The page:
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Qiagen, NeuMoDx Lose Patent Appeal in BD/HandyLab Dispute

NEW YORK – The United States Court of Appeals for the Federal Circuit on Friday terminated an appeal and thereby upheld a ruling against NeuMoDx parent company Qiagen regarding two of Becton Dickinson's HandyLab patents.

After an appeal to the United States Patent and Trademark Office, administrative patent judges affirmed a prior judgement that HandyLab patents 7,998,708 and 8,323,900 were not unpatentable due to obviousness.

The original lawsuit was filed by BD in 2019. It alleged that NeuMoDx had infringed on US patent numbers 8,273,308, 8,703,069, 7,998,708, 8,323,900, 8,415,103, and 8,709,787 which cover technologies surrounding the use of microfluidic cartridges for molecular diagnostic assays and instruments.

NeuMoDx — a startup that signed a merger agreement with Qiagen in 2018 and became a wholly owned subsidiary of Qiagen last year — filed counterclaims noting that it had a prior agreement with BD concerning the development and commercialization of the technology. It also filed an affirmative defense, namely that the patents were invalid and unenforceable under US patent laws due to prior art and other evidence that anticipates or renders obvious the claims.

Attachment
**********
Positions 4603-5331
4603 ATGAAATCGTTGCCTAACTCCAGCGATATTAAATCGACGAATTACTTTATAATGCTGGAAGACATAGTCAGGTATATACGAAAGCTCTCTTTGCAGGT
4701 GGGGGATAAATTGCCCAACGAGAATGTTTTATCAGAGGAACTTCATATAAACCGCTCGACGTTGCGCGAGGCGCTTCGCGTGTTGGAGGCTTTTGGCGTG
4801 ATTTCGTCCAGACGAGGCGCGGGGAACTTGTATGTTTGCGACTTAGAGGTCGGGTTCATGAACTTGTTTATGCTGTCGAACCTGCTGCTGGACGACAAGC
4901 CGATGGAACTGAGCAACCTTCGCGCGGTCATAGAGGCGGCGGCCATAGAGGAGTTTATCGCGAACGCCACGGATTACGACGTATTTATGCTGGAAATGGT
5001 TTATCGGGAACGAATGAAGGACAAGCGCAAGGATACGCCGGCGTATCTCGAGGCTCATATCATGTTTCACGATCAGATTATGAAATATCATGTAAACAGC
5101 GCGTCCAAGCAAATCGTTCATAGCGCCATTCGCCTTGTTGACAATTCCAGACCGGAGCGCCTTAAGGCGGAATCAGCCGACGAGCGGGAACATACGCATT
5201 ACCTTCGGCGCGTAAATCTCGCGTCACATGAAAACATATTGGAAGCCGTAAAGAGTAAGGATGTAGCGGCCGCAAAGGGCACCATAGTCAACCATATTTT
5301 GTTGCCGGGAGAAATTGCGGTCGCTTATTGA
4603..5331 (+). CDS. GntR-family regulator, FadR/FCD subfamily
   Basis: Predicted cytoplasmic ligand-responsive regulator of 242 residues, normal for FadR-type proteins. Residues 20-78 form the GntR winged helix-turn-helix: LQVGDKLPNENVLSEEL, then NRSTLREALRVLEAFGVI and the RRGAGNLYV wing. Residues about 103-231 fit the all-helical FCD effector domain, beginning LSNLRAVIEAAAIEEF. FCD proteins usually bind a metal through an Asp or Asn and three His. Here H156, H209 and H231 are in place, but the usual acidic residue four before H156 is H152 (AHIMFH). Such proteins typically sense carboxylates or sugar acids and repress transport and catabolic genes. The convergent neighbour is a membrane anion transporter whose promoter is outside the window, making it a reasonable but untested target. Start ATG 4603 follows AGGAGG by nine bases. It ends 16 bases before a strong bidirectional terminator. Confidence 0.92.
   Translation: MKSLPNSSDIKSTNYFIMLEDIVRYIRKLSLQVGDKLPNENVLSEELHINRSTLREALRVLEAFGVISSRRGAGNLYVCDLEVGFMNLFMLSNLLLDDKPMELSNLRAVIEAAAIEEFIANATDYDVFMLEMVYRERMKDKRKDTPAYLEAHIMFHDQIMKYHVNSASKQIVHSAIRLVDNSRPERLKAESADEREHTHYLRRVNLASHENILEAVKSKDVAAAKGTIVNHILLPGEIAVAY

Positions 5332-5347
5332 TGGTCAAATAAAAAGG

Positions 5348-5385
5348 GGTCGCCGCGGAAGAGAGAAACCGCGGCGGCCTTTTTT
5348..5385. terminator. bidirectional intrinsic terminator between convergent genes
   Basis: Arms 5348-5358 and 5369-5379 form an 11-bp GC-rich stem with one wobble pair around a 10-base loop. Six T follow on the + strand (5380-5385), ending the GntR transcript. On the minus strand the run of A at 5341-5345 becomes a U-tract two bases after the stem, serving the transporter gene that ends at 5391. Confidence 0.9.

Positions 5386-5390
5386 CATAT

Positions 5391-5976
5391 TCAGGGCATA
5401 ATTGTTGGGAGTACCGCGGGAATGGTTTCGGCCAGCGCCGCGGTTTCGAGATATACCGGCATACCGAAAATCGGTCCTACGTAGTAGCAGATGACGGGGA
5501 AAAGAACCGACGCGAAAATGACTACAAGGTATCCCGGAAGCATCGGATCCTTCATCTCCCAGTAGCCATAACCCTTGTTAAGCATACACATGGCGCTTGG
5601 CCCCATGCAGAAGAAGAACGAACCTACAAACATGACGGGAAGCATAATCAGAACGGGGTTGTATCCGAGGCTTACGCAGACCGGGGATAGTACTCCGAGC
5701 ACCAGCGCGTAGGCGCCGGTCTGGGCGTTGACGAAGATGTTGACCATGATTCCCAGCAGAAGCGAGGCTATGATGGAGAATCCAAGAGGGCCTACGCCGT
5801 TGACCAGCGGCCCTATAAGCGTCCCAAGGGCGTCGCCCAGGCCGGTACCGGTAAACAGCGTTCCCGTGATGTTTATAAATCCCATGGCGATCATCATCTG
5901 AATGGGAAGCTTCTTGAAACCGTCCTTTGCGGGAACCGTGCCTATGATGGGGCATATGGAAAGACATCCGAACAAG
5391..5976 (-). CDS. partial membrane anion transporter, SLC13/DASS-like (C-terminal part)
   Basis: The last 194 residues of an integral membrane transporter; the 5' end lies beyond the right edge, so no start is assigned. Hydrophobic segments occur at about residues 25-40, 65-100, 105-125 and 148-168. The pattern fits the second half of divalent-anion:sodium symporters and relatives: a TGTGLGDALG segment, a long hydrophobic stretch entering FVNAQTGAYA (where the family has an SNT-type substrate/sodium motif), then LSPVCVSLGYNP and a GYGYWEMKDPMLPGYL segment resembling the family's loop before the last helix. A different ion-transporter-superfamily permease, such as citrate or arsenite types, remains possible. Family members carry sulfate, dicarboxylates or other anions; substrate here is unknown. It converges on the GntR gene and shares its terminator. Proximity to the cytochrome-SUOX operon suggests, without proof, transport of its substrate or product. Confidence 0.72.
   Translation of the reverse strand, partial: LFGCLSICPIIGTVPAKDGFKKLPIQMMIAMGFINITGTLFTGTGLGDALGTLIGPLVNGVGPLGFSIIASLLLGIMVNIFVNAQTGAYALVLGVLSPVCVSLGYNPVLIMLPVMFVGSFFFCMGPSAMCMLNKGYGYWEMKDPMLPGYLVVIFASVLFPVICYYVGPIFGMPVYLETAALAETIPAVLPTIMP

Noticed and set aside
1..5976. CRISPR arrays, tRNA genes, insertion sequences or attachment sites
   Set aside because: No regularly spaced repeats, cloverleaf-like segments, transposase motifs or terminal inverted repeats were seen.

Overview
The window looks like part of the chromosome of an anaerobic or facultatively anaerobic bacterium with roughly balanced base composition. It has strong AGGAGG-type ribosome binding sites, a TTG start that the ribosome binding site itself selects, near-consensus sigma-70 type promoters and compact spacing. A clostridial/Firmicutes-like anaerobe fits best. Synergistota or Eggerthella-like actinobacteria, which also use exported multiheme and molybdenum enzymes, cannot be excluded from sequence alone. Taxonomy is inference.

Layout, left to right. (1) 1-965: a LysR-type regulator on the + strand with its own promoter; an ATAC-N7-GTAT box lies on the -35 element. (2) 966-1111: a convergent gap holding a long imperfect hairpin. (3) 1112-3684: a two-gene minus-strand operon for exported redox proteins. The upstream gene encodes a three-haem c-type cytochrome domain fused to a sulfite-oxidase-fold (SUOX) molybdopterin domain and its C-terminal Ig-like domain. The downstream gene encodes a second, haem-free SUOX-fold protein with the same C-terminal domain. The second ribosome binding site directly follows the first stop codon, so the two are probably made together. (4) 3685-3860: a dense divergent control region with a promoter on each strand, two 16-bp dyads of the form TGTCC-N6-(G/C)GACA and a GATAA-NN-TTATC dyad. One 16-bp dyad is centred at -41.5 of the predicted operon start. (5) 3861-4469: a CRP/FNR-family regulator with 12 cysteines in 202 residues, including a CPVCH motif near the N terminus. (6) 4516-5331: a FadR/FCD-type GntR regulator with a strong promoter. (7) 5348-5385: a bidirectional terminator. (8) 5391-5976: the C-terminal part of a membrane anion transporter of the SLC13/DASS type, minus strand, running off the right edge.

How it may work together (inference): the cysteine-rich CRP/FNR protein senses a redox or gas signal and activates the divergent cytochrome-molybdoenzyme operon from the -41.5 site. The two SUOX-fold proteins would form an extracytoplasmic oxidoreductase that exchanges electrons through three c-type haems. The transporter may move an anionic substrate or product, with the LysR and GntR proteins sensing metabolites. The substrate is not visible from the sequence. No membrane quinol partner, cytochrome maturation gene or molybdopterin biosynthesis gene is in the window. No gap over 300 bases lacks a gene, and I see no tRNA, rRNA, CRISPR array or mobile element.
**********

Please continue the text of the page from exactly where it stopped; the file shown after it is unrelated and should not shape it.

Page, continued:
The Patent Trial and Appeal Board previously ruled that the challenged claims of the '708 and '900 patents would have been non-obvious, specifically that a multi-lane microfluidic device would have been obvious at the time.

Qiagen appealed, and on Friday the USPTO responded and affirmed the original ruling.

Specifically, the board determined that Qiagen failed to demonstrate by a preponderance of the evidence that the challenged independent claims were obvious, or that a person skilled in the art would have had a reasonable expectation of success in creating a similar technology.

In contrast, the board viewed HandyLab's evidence as well as testimony from expert Allen Northrup as credibly demonstrating that the development of microfluidic PCR devices was a complex endeavor, and upheld the dismissal of the motion to dismiss.

"The board agreed with HandyLab that 'the development of microfluidic PCR devices was not routine and predictable by March 2006, but rather a very complex endeavor that presented challenges with regard to uniform heating, detection of small volume reactions, contamination, design, and configuration of a microfluidic network, and functionally interfacing the reaction instrument with control machinery,'" court documents state.